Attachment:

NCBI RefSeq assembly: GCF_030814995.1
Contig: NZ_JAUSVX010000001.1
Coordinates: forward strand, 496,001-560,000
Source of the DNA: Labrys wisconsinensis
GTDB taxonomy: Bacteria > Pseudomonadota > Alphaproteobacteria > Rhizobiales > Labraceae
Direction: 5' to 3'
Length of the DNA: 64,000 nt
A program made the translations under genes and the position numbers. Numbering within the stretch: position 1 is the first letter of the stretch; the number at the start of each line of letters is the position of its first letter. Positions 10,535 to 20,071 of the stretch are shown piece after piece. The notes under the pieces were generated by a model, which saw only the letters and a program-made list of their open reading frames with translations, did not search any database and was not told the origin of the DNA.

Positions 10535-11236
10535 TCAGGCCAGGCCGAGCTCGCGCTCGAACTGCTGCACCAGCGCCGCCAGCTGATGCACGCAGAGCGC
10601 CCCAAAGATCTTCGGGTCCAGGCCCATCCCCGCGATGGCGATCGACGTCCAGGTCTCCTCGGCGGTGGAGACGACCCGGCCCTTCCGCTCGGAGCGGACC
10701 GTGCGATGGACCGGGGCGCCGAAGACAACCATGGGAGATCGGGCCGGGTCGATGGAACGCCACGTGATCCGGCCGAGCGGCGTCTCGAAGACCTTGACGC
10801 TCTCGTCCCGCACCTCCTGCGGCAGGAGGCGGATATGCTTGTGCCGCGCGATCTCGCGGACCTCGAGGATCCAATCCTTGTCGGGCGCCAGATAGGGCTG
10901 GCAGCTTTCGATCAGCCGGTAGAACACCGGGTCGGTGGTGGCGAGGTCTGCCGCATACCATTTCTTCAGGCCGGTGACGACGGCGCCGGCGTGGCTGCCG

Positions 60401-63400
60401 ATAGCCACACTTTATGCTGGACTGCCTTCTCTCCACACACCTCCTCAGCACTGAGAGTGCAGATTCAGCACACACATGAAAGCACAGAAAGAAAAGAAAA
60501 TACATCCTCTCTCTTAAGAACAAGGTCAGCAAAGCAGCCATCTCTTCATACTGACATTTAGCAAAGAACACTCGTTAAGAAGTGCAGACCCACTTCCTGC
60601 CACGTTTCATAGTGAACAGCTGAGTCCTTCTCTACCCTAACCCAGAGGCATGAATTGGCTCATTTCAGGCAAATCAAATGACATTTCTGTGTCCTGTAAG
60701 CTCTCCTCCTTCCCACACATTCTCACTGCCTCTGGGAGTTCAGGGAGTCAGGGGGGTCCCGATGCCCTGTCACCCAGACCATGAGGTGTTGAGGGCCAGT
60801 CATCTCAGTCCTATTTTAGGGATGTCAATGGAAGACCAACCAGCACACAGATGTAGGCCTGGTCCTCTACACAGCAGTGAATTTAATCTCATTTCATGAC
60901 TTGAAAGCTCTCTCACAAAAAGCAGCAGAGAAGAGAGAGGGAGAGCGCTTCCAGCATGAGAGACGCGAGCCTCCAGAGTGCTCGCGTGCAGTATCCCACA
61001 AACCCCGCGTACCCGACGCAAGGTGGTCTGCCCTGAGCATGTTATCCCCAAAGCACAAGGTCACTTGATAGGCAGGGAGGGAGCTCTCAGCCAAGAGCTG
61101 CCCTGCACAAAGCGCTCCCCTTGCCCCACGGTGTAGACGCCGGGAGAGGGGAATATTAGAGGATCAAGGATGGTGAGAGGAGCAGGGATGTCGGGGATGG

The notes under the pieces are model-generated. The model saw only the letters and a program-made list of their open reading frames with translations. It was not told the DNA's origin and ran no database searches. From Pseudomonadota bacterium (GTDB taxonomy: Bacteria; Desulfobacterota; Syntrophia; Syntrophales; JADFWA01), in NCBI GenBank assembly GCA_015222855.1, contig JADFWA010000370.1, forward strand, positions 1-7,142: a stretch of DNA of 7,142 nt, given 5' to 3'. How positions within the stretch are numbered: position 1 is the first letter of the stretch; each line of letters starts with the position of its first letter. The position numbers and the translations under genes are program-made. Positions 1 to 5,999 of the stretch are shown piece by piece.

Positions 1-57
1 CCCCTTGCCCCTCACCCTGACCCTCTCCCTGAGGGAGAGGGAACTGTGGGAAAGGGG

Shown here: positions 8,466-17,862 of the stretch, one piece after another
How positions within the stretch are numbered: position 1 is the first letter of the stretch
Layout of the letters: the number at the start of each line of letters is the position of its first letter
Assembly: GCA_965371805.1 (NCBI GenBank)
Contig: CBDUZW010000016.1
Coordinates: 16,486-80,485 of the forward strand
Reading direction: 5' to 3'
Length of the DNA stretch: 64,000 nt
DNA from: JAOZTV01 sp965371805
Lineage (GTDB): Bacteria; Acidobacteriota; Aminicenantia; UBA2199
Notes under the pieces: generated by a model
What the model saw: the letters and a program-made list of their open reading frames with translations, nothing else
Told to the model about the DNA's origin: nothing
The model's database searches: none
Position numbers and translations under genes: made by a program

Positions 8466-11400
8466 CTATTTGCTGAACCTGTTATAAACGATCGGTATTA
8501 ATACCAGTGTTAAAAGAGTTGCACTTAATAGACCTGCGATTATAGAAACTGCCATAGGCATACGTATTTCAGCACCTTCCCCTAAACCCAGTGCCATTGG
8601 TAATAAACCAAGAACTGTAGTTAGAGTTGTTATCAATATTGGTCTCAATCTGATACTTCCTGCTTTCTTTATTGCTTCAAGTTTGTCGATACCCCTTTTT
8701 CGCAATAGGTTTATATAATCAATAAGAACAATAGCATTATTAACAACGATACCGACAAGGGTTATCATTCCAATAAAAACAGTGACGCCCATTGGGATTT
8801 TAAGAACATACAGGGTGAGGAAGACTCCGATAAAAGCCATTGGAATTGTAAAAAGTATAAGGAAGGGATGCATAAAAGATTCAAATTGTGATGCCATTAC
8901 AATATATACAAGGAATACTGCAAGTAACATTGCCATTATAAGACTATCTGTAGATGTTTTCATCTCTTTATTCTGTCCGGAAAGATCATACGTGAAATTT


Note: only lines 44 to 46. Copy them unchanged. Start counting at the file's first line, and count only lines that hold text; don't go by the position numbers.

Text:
8501 ATACCAGTGTTAAAAGAGTTGCACTTAATAGACCTGCGATTATAGAAACTGCCATAGGCATACGTATTTCAGCACCTTCCCCTAAACCCAGTGCCATTGG
8601 TAATAAACCAAGAACTGTAGTTAGAGTTGTTATCAATATTGGTCTCAATCTGATACTTCCTGCTTTCTTTATTGCTTCAAGTTTGTCGATACCCCTTTTT
8701 CGCAATAGGTTTATATAATCAATAAGAACAATAGCATTATTAACAACGATACCGACAAGGGTTATCATTCCAATAAAAACAGTGACGCCCATTGGGATTT